Having entered the world just two months apart, Akani Simbine and Henricho Bruintjies are as close as you’ll get to born rivals, and the battles they have contested over the last five years have been consistently intense.
While Simbine has shone over both the 100m and 200m distances, Bruintjies has become a 100m specialist, and it is in track and field’s blue ribband event that their long-running combat for supremacy has been fought.
With both athletes again showing good form this season, we turn back the clock on some of the clashes which have laid the path in their ongoing duel.
Bruintjies delivers a double blow, as he and Simbine lock horns in their first season at senior level. Still only 19, Bruintjies takes second place in 10.58 behind Simon Magakwe in the 100m final at the SA Senior Championships in Stellenbosch, holding off bronze medallist Simbine by 0.05. Two weeks later, Bruintjies charges to victory in 10.06 (with a +4.9m/s tailwind) at the SA Student Championships in Durban, with Simbine finishing 0.18 off the pace in second position
Proving he is more than a bridesmaid, Simbine comes out on top in a hard-fought 100m battle at the SA U-23 Championships in Stellenbosch. Crossing the line in 10.74, he finishes 0.01 ahead of Gideon Trotter, with Bruintjies taking third place in 10.77. A week later, Simbine ends second behind Magakwe in the race for the national senior title in Pretoria, clocking 10.02. Bruintjies ends fourth, missing the podium by 0.01 after being edged out by Emile Erasmus
Over an eight-day period, Bruintjies and Simbine duke it out for the crown of SA’s fastest man by chasing the national record. Simbine becomes the second South African to dip under 10 seconds, stopping the clock at 9.99 at a meeting in Velenje. In response, Bruintjies slams down a 9.97 to clip 0.01 off Magakwe’s SA mark in La Chaux-de-Fonds. Refusing to be outdone, Simbine matches his performance later in the week to win the world student title in Gwangju
After parting ways with coach Hennie Kriel in Pretoria and joining Simbine’s camp under the wing of Werner Prinsloo, Bruintjies delivers a stunning upset at the SA Senior Championships in Stellenbosch. He fights for every inch in the 100m final, grabbing the national title in 10.17 and edging out an in-form Simbine by 0.04. Though Simbine picks up a hamstring tear in the race, nothing can be taken away from a determined Bruintjies who pockets a well-deserved gold medal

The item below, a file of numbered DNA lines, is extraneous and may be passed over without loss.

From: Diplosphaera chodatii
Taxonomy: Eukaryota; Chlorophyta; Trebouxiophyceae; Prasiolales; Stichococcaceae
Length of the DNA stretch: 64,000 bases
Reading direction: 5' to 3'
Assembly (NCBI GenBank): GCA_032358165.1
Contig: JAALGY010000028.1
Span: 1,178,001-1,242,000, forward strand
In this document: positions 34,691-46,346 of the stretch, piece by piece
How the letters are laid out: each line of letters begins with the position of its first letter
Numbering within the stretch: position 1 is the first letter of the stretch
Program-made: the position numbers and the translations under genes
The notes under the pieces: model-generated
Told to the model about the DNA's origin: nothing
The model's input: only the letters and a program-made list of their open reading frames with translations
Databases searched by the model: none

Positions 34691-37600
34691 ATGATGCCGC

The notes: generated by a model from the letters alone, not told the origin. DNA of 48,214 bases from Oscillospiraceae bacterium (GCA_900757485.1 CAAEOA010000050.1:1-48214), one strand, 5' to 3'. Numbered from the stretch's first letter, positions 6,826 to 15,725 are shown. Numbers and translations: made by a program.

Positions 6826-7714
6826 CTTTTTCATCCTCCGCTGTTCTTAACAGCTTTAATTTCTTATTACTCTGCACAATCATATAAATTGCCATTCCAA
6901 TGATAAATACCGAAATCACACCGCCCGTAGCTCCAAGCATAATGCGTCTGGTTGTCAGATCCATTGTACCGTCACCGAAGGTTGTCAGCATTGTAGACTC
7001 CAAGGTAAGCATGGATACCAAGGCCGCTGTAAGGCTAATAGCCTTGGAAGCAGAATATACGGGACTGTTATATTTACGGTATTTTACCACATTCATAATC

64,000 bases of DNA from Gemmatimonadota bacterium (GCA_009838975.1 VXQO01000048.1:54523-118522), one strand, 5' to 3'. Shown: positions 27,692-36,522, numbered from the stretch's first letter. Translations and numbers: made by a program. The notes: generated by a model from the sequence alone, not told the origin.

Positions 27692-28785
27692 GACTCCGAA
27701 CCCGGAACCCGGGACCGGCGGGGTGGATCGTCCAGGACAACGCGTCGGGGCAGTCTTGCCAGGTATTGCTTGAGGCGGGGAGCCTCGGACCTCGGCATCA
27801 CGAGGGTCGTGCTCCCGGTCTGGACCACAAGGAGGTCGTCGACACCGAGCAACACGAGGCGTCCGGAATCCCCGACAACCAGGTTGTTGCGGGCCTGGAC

Bruintjies is unable to find his best form at the Rio Olympics, and he is eliminated in the early stages after finishing sixth in his first-round heat in 10.33. Simbine, meanwhile, has a cracking reaction out the blocks in the final, held in cold conditions, but he is closed down. He holds on to clock 9.94, finishing a credible fifth, and though he dips on the line in a blanket finish, he is 0.03 outside a historic podium place
With Simbine ultimately taking centre stage throughout a superb 2017 campaign, the Kempton Park rocket flaunts his early-season form at the SA Senior Championships in Potchefstroom by scorching to gold in the 100m final in 9.95. While Simbine is enjoying the form of his career, after setting a national record of 9.89 the year before, Bruintjies is forced to take a back seat, and there’s no place for him on the podium as he settles for fourth spot in 10.17
Returning once again to the national stage where their long-running rivalry began, another potential contest does not materialise at the SA Senior Championships in Pretoria. Both athletes win their first-round heats, but Simbine feels a niggle in his hamstring and withdraws from the semifinals as a precaution just a few weeks out from the Commonwealth Games. Bruintjies goes on to snatch the bronze medal in the final the following day in 10.15.
Simbine and Bruintjies become brothers in arms, racing to gold and silver in the final at the Gold Coast Commonwealth Games. Simbine wins in 10.03, and Bruintjies holds off Jamaican powerhouse Yohan Blake to snatch second place, as they celebrate a spectacular one-two on the podium.